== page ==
Marines discharge 13 junior officers for alleged cheating on navigation test
Saturday, June 19, 2010
The Marine Corps has discharged 13 junior officers training at Quantico for cheating on a land navigation test, officials said.
The junior officers, eight men and five women, were discharged from military service May 20 after, officials allege, it was discovered they had cheated on a test administered in September.
They were taking an intense, six-month training course for new officers and were trying to learn how to lead a platoon through rugged terrain. They were sent with a map and compass to a wooded area on the base and instructed to write down numbers painted on boxes left there.
The accused wrote down numbers from the previous year's test, base spokesman Lt. Col. Roger S. Galbraith said. During a subsequent inquiry, officials examined the actions of 33 junior officers and found that some had used a cheat sheet. Officials at Quantico declined to release the junior officers' names or speak in detail about their discharges.
Col. George W. Smith Jr., commander of the training program at the time of the incident, said in a statement that those who were released lacked the "moral compass" to be military leaders.
Among the 13 Marines who were "administratively separated" -- the military equivalent of having employment terminated in the civilian world for misconduct -- was 2nd Lt. Adam Ballard.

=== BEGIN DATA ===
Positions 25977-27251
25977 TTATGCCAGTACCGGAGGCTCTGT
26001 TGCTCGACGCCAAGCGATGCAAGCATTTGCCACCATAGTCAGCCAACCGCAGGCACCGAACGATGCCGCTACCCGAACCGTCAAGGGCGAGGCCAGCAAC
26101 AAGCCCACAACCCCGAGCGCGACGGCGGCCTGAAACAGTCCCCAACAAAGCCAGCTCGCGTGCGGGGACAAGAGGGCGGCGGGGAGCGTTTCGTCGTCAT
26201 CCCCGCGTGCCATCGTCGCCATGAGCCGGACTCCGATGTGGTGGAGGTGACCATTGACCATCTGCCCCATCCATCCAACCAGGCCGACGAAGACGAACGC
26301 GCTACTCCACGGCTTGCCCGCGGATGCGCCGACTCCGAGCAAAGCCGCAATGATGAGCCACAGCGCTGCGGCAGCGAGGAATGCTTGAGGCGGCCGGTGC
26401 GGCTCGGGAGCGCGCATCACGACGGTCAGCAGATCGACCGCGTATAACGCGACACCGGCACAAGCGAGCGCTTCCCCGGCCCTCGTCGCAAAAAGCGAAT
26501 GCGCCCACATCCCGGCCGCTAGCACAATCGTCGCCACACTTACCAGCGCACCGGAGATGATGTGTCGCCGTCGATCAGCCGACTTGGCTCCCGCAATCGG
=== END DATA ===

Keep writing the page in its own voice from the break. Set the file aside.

Ballard, 25, a native of Texas, was a former star fullback on the Naval Academy's football team and was once dubbed a "bruiser" by fellow Texan George W. Bush at a White House ceremony honoring Navy players.
Ballard told the Marine Corps Times, which first reported the story, that the cheating at Quantico was more widespread than the Corps would like to believe. Marine Corps officials have said that some of the officers who took the test thought that the skills involved in the land navigation drill were unnecessary in a modern era of GPS navigational aids and that other officers at Quantico have been sanctioned for cheating on the "land nav" exam in the past.
Annapolis attorney Bill Ferris, who is representing Ballard, called his client's dismissal "totally unjust."
"This is a widespread practice going back years," Ferris said, "and certain people have been singled out."
Ferris said that he had argued for his client to be disciplined by the Corps rather than dismissed outright. He also said Ballard was unfairly penalized by the military after refusing to divulge the names of others involved.
However, Ballard said when reached late Friday, "I don't blame anybody but myself."
Researcher Madonna Lebling contributed to this report.